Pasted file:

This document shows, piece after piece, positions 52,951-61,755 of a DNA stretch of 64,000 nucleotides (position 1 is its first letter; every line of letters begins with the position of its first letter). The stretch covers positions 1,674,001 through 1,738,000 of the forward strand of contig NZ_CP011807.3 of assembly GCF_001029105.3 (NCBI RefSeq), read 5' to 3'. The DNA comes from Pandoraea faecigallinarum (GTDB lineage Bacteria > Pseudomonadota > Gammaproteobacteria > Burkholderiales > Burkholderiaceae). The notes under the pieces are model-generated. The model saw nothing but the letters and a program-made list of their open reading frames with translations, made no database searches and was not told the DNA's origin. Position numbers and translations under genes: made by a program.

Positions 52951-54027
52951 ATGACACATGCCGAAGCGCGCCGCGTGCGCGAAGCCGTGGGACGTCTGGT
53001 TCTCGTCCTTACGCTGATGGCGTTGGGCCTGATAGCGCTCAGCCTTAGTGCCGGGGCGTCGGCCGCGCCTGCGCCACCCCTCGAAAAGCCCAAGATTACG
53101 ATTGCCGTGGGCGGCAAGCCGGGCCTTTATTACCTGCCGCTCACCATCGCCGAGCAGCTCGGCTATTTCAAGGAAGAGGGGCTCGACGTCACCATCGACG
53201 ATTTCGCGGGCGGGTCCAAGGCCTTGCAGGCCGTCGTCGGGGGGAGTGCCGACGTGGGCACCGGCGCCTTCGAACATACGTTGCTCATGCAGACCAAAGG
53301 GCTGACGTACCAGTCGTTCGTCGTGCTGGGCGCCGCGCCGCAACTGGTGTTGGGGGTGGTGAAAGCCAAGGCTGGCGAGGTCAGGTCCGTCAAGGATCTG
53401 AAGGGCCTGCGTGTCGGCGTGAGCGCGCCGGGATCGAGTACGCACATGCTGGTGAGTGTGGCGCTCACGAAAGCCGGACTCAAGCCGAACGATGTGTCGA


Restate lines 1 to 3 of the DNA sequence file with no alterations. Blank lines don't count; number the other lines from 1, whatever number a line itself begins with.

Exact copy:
This document shows, piece after piece, positions 52,951-61,755 of a DNA stretch of 64,000 nucleotides (position 1 is its first letter; every line of letters begins with the position of its first letter). The stretch covers positions 1,674,001 through 1,738,000 of the forward strand of contig NZ_CP011807.3 of assembly GCF_001029105.3 (NCBI RefSeq), read 5' to 3'. The DNA comes from Pandoraea faecigallinarum (GTDB lineage Bacteria > Pseudomonadota > Gammaproteobacteria > Burkholderiales > Burkholderiaceae). The notes under the pieces are model-generated. The model saw nothing but the letters and a program-made list of their open reading frames with translations, made no database searches and was not told the DNA's origin. Position numbers and translations under genes: made by a program.

Positions 52951-54027
52951 ATGACACATGCCGAAGCGCGCCGCGTGCGCGAAGCCGTGGGACGTCTGGT